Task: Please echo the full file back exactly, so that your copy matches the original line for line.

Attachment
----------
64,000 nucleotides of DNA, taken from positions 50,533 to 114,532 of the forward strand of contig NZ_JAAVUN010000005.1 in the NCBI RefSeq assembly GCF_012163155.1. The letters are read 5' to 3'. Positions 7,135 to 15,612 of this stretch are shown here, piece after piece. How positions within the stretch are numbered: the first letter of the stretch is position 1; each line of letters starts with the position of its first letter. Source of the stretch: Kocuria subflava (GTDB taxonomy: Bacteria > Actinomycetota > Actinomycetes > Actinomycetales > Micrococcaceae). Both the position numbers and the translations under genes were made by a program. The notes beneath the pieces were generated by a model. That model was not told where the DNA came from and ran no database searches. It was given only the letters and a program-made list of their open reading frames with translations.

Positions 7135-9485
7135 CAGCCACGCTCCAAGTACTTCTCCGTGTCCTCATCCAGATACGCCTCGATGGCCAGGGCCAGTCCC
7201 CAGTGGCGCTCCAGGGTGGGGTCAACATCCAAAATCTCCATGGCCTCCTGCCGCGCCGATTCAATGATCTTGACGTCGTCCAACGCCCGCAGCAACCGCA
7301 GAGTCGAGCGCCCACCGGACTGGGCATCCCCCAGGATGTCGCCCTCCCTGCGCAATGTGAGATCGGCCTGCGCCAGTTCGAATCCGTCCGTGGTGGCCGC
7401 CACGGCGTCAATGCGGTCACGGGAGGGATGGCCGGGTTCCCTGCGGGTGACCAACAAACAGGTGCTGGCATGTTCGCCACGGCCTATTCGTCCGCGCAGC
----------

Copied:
64,000 nucleotides of DNA, taken from positions 50,533 to 114,532 of the forward strand of contig NZ_JAAVUN010000005.1 in the NCBI RefSeq assembly GCF_012163155.1. The letters are read 5' to 3'. Positions 7,135 to 15,612 of this stretch are shown here, piece after piece. How positions within the stretch are numbered: the first letter of the stretch is position 1; each line of letters starts with the position of its first letter. Source of the stretch: Kocuria subflava (GTDB taxonomy: Bacteria > Actinomycetota > Actinomycetes > Actinomycetales > Micrococcaceae). Both the position numbers and the translations under genes were made by a program. The notes beneath the pieces were generated by a model. That model was not told where the DNA came from and ran no database searches. It was given only the letters and a program-made list of their open reading frames with translations.

Positions 7135-9485
7135 CAGCCACGCTCCAAGTACTTCTCCGTGTCCTCATCCAGATACGCCTCGATGGCCAGGGCCAGTCCC
7201 CAGTGGCGCTCCAGGGTGGGGTCAACATCCAAAATCTCCATGGCCTCCTGCCGCGCCGATTCAATGATCTTGACGTCGTCCAACGCCCGCAGCAACCGCA
7301 GAGTCGAGCGCCCACCGGACTGGGCATCCCCCAGGATGTCGCCCTCCCTGCGCAATGTGAGATCGGCCTGCGCCAGTTCGAATCCGTCCGTGGTGGCCGC
7401 CACGGCGTCAATGCGGTCACGGGAGGGATGGCCGGGTTCCCTGCGGGTGACCAACAAACAGGTGCTGGCATGTTCGCCACGGCCTATTCGTCCGCGCAGC